This season Legends of Tomorrow has made a pretty striking argument for taking the most fun show in the DCW. That said, “Shogun” kept up the enjoyment level even if it didn’t maintain the momentum of the last two weeks.
One last season’s most enjoyable episodes was the “Magnificent Eight”, a send up of the classic Western the Magnificent Seven. So it only makes sense that the Legends get a chance to take on the original source material of that movie: The Seven Samurai. “Shogun” like “The Magnificent Eight” focused on the Legends as they tried to weave their way around one of the most ruthless eras of Feudal Japan, the Edo period, where the isolationist policies of the country were at their most extreme.
As the story unfolded, one couldn’t help but notice a vibe of “we’ve been here already.” The defense of a village against a band of “bad guys” smacked of redundancy, but the performances were able to overcome any deficiencies in the originality department. While Nate certainly took center stage with his newly bestowed Steel powers, it was really the Ray and Amaya story that stole the show. Amaya had a wonderful stealth sequence at the top of the episode as she slowly incapacitated each Legend one by one. As far as pure skill goes, Vixen has more than proven her worth in the new Legends lineup, but her dynamics within the group is where the she really shines. Mick, eternally pissed off that Captain Cold is dead, has a perfect foil in Amaya as she plays a game of verbal tete a tete. That pairing alone is enough to justify her presence, but the Vixen power set also gives the Legends some much needed muscle.
With all due respect to our new Vixen though, this was really Ray’s moment to shine. Over the lifespan of Legends of Tomorrow, Ray has had to struggle with his lack of powers or raw physical skills. Ray’s A.T.O.M. suit certainly gives him an edge on the technology front, but he still doubts his own innate heroism. The end result is a very intriguing conundrum as Ray makes a plan to destroy his most prized possession. This selfless moment, really gave Brandon Routh some great dialog and brought home how important Ray is to the group.
Now that he’s completely without his armor, I’m curious to see what he comes up with next. I’m sure he’ll be without his cool technology for a few weeks, but I can’t wait to see what the A.T.O.M. Mark II looks like. If I get a vote, I want something more like the comic. Sure it will look less like Iron Man, but I can only see that as a positive.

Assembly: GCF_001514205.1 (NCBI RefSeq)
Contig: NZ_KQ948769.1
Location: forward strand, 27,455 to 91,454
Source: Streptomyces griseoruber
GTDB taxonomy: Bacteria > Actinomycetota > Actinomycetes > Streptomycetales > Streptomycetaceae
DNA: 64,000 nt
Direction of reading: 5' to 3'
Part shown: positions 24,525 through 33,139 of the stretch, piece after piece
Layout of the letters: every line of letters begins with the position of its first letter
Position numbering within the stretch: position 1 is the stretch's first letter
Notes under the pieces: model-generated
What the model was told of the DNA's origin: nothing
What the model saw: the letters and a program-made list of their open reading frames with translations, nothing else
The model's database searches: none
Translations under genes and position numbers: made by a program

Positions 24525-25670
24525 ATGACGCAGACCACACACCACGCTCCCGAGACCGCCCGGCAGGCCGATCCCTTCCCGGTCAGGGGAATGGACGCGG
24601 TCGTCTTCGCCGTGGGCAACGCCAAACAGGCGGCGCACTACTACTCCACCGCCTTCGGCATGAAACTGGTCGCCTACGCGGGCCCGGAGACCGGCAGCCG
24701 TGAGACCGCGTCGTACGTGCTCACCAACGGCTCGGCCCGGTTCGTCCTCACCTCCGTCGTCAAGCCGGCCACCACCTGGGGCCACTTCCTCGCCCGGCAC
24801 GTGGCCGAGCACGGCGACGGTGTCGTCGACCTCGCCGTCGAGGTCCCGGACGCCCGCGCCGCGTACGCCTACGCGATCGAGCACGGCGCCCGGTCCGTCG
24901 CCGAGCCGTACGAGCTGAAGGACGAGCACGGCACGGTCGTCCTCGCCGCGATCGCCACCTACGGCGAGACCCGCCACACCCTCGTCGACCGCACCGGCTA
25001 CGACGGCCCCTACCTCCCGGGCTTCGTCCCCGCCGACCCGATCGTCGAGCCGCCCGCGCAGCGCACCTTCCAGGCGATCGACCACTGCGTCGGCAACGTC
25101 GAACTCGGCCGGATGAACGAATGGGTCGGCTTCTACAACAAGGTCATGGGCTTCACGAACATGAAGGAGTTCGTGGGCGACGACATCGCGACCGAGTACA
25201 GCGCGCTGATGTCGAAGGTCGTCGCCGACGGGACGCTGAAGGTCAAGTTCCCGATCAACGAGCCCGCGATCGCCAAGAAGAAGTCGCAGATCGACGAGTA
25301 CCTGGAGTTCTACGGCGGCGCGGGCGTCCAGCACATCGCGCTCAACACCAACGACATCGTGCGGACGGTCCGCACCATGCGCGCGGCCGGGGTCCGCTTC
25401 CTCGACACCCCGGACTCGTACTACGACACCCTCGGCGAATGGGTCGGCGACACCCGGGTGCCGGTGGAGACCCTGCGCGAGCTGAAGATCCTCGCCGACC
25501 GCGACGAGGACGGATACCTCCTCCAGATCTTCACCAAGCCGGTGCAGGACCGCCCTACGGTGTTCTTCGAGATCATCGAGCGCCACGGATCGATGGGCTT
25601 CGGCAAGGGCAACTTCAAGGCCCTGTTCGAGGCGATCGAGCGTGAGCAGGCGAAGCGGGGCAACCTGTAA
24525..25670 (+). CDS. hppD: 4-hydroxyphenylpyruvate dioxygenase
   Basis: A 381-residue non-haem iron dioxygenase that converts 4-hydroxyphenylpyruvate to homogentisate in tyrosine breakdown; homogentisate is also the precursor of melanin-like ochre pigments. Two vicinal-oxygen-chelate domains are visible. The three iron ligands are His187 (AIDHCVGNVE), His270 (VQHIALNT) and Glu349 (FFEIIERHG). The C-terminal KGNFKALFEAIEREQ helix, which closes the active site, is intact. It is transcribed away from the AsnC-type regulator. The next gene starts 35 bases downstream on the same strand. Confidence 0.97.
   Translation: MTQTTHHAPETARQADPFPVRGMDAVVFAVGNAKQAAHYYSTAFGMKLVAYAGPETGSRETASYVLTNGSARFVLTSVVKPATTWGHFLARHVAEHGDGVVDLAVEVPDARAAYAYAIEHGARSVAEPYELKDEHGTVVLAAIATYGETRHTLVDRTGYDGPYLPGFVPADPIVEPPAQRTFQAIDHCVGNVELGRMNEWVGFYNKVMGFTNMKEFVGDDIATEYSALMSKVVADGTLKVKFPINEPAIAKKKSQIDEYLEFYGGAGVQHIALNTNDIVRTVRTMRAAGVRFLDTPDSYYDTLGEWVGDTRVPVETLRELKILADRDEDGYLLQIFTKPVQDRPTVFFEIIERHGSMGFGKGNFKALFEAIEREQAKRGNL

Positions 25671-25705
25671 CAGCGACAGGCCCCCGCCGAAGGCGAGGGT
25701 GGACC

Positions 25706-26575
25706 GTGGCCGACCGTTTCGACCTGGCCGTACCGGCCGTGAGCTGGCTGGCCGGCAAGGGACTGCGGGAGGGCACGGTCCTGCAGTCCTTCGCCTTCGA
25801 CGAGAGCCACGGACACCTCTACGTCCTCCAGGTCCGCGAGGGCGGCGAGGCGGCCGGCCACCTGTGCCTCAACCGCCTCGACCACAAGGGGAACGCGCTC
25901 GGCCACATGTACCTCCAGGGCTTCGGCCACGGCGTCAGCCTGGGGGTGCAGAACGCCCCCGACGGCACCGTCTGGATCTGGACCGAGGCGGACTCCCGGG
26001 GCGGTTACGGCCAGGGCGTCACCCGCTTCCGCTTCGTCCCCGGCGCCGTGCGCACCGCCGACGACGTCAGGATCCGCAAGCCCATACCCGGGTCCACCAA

Then there’s Nate. While it was cool to see Nate turn into Citizen Steel, I really wished we could have skipped over the – near obligatory – struggle to understand his newly acquired powers. Honestly, I think we’ve seen this so many times in so many movies and Tv shows, that the entire moment rings false. Sure, there might be a learning curve, but can’t we have that happen on screen? I promise we wont mind. That said, his journey was compelling as he shared more of his childhood and how he was so frail he never even imagined what his life could be like outside of a historian. It gives Nate a sense of optimism, that we frankly need. So many heroes are miserable and wallow in their own fugue states that it becomes completely unenjoyable. Seeing someone geek out over the ability to become a super strong metal man is a delight.
Finally we have the Firestorm Duo. I was so happy that the Mechanic and the Physicist were left behind on the ship to fix the erroneous damage caused by the plot. While I enjoy seeing the flaming Firestorm, I feel that he’s a bit too powerful and finding creative and organic ways to excuse them from the fight is a good thing. It just so happens though that as they were fixing the Waverider, Stein and Jax discover a hidden weapon depot left behind by Rip. Not only that, but they discovered a voice message from Barry Allen in 2056. While we don’t get to hear the message (annoying, much?) it does create a new level of intrigue as Stein and Jax have to decide what to do with this secret.
My biggest gripe of the week though is that beyond the slightly over worn plot, the episode hasn’t really given the Legends a direction. While they mentioned Rip’s passing, it was in an offhanded way that seemed a little cavalier for the group. Heck, they haven’t really made Hourman’s murder a priority either. Instead, the group seems content to ride the timestream and wait for the next anomaly to appear before tracking down the culprit. While this work’s great in theory, it does suppose there is only one time traveling villain at the moment. Somehow, I doubt it. Regardless, the episode was still a lot of fun and has me excited for next week’s installment where the Legends get to fight some Civil War Zombies.